Many of us Canadian sailors want to extend the cruising season and escape the icy water. Sailing the Caribbeans or US coast then becomes very enticing as you can live on your boat year long while exploring new areas. To get down South there are a few options to choose from depending on how long you have, where you are and what’s your cruising style.
St. Lawrence River
This is the harder one but is the only route that allows you to keep your mast up if you are a sailboat. The St. Lawrence River is known for its tricky navigation with very strong current along with tidal change. Before getting into this one, prepare yourself. Speak with fellow cruisers and read up on the challenges and rewards of this route. You will get to experience a lot of the East Coast of Canada and the Us along with its landscape. The maritimes are stunning and the people are extremely friendly.
If you are leaving from the Great Lakes you might have to take the Welland Canal which connects Lake Erie to Lake Ontario. There are 15 locks throughout the St. Lawrence Seaway but you might not have to go through all of them depending on your starting point. All of the locks host huge ships and it’s really quite impressive to go up or down along with them.
Erie Canal (Oswego Canal)
We travelled through the Erie Canal back in 2019 and are about to go through it once again this fall. We chose this option since we were located on Lake Erie and wanted to get to the East Coast of the USA and the ocean. It being the faster route compared to going around the St. Lawrence River many cruiser recommended it. This year being in the Georgian Bay it still makes sense to use this route. The only downfall is that there are many bridges along this 584 kilometres long route and as a sailboat you are forced to take down your mast. With 35 locks along the canal you will change elevation many times. You enter the canal in Buffalo, New York just after the first lock which is the Black Rock Lock. This is to avoid the treacherous Niagara River’s current. It then leads you East to Waterford and into the Hudson River. From there you can put your mast back up and sail out to New York City.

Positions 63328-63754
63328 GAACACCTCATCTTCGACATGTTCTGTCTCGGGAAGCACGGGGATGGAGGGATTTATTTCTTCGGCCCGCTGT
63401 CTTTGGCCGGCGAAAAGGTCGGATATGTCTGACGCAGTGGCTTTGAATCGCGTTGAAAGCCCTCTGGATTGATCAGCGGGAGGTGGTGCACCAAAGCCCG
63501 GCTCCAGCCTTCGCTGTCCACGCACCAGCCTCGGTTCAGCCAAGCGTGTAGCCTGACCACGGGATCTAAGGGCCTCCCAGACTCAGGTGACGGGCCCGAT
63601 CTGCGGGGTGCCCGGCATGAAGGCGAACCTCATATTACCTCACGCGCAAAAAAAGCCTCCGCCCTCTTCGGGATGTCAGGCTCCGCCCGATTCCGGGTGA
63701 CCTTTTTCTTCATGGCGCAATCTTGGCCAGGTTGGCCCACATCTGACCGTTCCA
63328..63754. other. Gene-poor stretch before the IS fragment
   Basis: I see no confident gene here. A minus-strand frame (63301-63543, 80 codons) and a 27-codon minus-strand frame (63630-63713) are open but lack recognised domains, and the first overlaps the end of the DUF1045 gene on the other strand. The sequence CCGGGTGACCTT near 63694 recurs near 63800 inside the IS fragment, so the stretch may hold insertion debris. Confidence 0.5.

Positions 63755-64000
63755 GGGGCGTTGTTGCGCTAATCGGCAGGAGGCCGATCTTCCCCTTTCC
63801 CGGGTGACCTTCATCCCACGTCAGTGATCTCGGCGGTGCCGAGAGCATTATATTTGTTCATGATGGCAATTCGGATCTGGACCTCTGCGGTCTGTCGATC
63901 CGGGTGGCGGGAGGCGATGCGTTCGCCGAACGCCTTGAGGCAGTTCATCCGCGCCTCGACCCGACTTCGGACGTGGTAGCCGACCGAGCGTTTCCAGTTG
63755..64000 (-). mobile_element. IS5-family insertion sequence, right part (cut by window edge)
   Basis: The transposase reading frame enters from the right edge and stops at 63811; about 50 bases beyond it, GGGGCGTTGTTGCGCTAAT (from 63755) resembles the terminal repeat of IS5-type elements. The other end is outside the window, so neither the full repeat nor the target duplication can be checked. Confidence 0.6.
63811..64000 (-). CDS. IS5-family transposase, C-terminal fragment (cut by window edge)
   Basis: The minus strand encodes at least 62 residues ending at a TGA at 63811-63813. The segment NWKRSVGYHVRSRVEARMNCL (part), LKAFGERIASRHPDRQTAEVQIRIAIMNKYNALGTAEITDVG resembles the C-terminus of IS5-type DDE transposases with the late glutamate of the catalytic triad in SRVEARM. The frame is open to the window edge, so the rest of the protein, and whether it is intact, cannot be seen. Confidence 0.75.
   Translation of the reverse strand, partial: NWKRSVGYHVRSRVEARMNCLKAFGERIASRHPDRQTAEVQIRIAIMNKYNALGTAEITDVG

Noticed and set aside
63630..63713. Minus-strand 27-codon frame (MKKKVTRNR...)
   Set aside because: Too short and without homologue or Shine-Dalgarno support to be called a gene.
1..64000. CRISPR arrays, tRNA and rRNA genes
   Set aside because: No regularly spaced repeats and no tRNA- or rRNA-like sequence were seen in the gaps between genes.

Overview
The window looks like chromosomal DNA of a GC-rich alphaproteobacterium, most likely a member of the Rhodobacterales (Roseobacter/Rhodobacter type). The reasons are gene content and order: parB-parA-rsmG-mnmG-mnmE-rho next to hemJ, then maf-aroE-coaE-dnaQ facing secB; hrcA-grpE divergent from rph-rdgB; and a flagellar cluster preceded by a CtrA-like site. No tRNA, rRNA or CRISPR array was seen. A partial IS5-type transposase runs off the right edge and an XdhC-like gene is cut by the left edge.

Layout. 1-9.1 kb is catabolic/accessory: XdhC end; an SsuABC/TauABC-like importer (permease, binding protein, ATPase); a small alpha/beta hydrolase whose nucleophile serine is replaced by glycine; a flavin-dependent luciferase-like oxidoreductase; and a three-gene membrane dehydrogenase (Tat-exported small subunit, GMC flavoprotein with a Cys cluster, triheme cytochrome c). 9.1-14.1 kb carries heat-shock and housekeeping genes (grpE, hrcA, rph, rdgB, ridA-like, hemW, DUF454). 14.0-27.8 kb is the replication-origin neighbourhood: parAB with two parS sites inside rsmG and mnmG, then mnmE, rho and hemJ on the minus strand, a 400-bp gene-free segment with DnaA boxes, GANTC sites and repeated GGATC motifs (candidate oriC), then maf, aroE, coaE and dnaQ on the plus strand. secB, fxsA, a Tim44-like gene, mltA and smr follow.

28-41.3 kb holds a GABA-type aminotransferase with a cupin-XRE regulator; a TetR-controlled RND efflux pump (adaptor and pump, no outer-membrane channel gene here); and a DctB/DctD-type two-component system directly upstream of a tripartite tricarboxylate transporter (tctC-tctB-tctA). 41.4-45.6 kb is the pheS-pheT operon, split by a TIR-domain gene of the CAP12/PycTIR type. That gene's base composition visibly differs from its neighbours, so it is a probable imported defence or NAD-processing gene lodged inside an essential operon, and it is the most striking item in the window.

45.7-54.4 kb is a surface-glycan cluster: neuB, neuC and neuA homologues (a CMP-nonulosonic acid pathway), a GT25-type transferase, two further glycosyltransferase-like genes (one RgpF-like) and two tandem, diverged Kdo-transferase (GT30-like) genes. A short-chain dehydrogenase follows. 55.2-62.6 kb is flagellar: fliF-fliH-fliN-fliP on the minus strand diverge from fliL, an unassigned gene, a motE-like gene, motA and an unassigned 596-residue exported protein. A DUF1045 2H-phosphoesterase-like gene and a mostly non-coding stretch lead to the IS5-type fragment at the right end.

On the other hand if you are located on Lake Ontario you can take the Oswego Canal which is 38 kilometres long with 7 locks. You enter at Oswego, Ontario and come out at Three River, New York on the Erie Canal.
The Champlain Canal is your best option if you are located in Quebec as it connects the southern end of Lake Champlain to the Hudson River and eventually New York City. This 97 kilometre long route is much faster than taking the St. Lawrence River. However you will need to take down your mast and put it back on after Waterford, New York. There are 11 locks on the Champlain Canal.
Mississippi River / Tennessee-Tombigbee Waterway
This option can be entered in Chicago on Lake Michigan. You will also need to take down your mast as you will be crossing multiple bridges along the way. It’s a long way South from there so make sure your engine is running well, there is also some strong current on the Mississippi River and a lot of traffic to be aware of. From Chicago on Lake Michigan all the way South to Mobile, Alabama it is 2315 kilometres and there are 26 locks.
You will have to travel through the Illinois River, Ohio River, Tennessee-Tombigbee Waterway and the Mississippi River.
All of these options are also part of the famous Great Loop which is a popular bucket list among cruisers. Some travel it without stopping in a half year while others take multiple years in sections. The beauty of all these routes is that you can choose ones which fit your needs and cruising style. And the best part is that it allows you to spend more time on your boat even in the winter. Keep in mind that some locks are free while others aren’t. Changes and closures happen from year to year so do your own research.
Anne Alexandra Fortin
Cory and Alex share their adventure with weekly videos on their YouTube channel “Wildly Intrepid Sailing” and share stories on their website www.wildlyintrepid.com . Their dream is to travel the world and to live without any regrets.